While the F-22 was not the wold’s first stealth aircraft, its stealth capabilities were far above and beyond anything that had come before it and the Raptor remains most effective radar evading fighter in the world today far surpassing newer platforms such as the F-35 and Russian Su-57. Despite requiring a heavily specialised airframe, the F-22 did not significantly compromise its combat performance relative to the F-15 - with its designers managing to develop a fighter of approximately the same size as its predecessor which not only could perform more effectively with a tailored radar cross section reducing profile, but was also far more compact in order to store all its fuel and munitions internally. The American fighter was the first to combine advanced stealth technology with thrust vectoring and other air superiority capabilities, posing an unprecedented threat to enemy fighters which not only could fight and manoeuvre better than its predecessors - but could do so while remaining extremely difficult to target effectively by radar guided munitions. The Raptor's reduced heat emissions from its Pratt and Whitney F119 engines meanwhile made it a challenge to target even for shorter ranged heat seeking munitions. Combined with its high 20km operational altitude inherited from the F-15 and its considerable Mach 2.25 speed, this made the Raptor the most survivable fighter in the world.
One remarkable aspect of the F-22 program was that, despite considerable delays, it was considerably ahead of all competition - largely a result of the collapse of the Soviet Union and sharp contraction of the Russian economy which had been the only near peer competitor in the field of military aviation. In 2014 the Russian Air Force inducted the first Su-35 ‘4++ generation’ fighters into service, which alongside the deployment of new anti stealth air defence systems was seen as Moscow’s response to the Raptor. The Su-35 lacked the F-22’s stealth or its advanced radar capabilities - but heavily compensated for this with superior air to air missiles, a larger missile payload, an infra red search and track system which the Raptor lacked, cutting edge computer architecture and electronic warfare systems which surpassed those of the F-22, and three dimensional thrust vectoring for further enhanced manoeuvrability. This would be followed three years later by a more equal challenger, the Chinese Chengdu J-20 fifth generation air superiority fighter, which was to a far greater extent was a true analogue to the Raptor combining stealth with air superiority capabilities in much the same way. With China investing heavily in improving the stealth capabilities of the J-20, the fighter may well match or surpass the F-22’s survivability in the near future.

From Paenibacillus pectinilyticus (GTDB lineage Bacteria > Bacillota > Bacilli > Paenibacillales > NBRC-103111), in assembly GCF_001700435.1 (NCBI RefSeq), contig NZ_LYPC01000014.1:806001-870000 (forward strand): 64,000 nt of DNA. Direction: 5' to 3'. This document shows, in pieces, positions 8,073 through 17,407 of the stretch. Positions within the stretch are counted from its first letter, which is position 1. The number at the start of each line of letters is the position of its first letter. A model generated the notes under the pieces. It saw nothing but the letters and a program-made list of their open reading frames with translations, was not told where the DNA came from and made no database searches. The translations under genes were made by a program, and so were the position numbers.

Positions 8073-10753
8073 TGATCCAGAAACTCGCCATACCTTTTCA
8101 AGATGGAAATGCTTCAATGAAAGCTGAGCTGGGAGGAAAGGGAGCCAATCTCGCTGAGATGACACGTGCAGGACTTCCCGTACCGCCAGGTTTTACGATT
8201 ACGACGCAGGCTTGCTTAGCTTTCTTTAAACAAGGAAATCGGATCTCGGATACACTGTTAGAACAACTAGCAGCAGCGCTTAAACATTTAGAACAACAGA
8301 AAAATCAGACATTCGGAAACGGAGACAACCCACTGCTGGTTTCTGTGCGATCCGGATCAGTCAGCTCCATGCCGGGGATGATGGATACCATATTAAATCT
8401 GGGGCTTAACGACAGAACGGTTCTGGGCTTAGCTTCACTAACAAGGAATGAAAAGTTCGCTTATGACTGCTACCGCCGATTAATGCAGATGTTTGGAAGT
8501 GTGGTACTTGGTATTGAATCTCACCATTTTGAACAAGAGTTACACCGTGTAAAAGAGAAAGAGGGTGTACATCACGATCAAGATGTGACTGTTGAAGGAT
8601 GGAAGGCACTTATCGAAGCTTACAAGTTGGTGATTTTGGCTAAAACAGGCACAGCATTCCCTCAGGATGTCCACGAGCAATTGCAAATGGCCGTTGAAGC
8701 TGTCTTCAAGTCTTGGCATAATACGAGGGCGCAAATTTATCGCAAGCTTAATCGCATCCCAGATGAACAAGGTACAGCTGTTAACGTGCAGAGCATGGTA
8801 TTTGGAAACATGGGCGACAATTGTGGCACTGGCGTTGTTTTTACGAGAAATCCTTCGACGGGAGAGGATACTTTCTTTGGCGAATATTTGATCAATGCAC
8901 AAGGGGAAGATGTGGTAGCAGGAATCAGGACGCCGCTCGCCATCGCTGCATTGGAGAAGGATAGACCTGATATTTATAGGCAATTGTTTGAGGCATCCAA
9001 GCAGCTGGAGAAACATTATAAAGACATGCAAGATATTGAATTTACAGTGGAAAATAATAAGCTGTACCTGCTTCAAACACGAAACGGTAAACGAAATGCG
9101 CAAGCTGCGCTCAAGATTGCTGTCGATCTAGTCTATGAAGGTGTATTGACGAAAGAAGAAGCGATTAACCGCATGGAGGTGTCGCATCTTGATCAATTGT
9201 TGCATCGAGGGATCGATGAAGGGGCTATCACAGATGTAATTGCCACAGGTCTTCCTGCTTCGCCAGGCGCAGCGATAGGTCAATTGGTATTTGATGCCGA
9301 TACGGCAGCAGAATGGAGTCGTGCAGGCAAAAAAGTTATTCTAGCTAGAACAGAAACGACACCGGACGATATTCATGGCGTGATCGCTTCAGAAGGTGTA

The F-22 design revolutionised air superiority with impacts for military aviation across the world, but ultimately due to its cost and the U.S. Obama administration’s failure to foresee a return to what is today termed ‘great power competition’ and the reemergence of major near peer military adversaries the program was terminated with just 25% of the U.S. Air Force’s needs met. Critical in the decision to terminate the F-22 production was not only the high acquisition cost of the fighter, but the operational cost. While overall a success, the program’s most significant shortcoming was its failure to meet one key design criteria - to make an aircraft less costly to operate and easier to maintain than the F-15. The F-22 remains to this day the most costly fighter to operate in the world by a considerable margin, while its extreme maintenance requirements restrict it to flying a sortie less than once a week. This made flying and maintaining the Raptor considerably more difficult and expensive than its predecessor which would have made a large fleet of 750 Raptors, as originally planned, a massive and constant financial drain on the limited resources of the U.S. military.
As a result of its cost and its specialised role as an air superiority platform, the considerably lighter, cheaper, and lower maintenance F-35 - a fifth generation to the F-16 Fighting Falcon as the F-22 was to the F-15 - is set to be relied on far more heavily by the U.S. military. This is despite the F-35’s combat capabilities across the board, including its speed, operational altitude, stealth capabilities, payload, manoeuvrability, and speed, all paling in comparison to those of the elite F-22. Terminating the Raptor program had far more significant implications than just reducing the numbers in service - in that it also considerably undermined the future viability of the cutting edge fighter. With the aircraft out of production, efforts to modernise existing platforms have stalled considerably - leaving the platform at serious risk of being outmatched by fast advancing rival air superiority fighters such as the J-20. Ultimately the Raptor remains by far the most capable Western fighter ever designed and will likely remain so throughout the 2020s. The fighter has the potential to remain highly viable for decades to come, but with the United States today increasingly focusing its efforts towards developing a sixth generation air superiority fighter to replace it in the near future the aircraft’s days as the key guarantor of American air superiority may well be numbered.
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- Still Cost Effective; The F-35 May Be the World's Most Expensive Weapons Program - But it is Set to Become the Cheapest Modern Fighter in the West
- Yak-141 Returns; Vertical Takeoff Aircraft Coming Soon to the Russian Navy?
- North Korean Defence Cooperation with Egypt; How Rodong and Hwasong Missiles Came to Comprise the Bulk of Cairo’s Ballistic Missile Forces
- How Russia Plans to Arm its Su-57 and MiG-41 to Seek and Destroy Upcoming American Sixth Generation Fighters
- Why America’s Adversaries Fear the F-22; What Makes the Raptor Special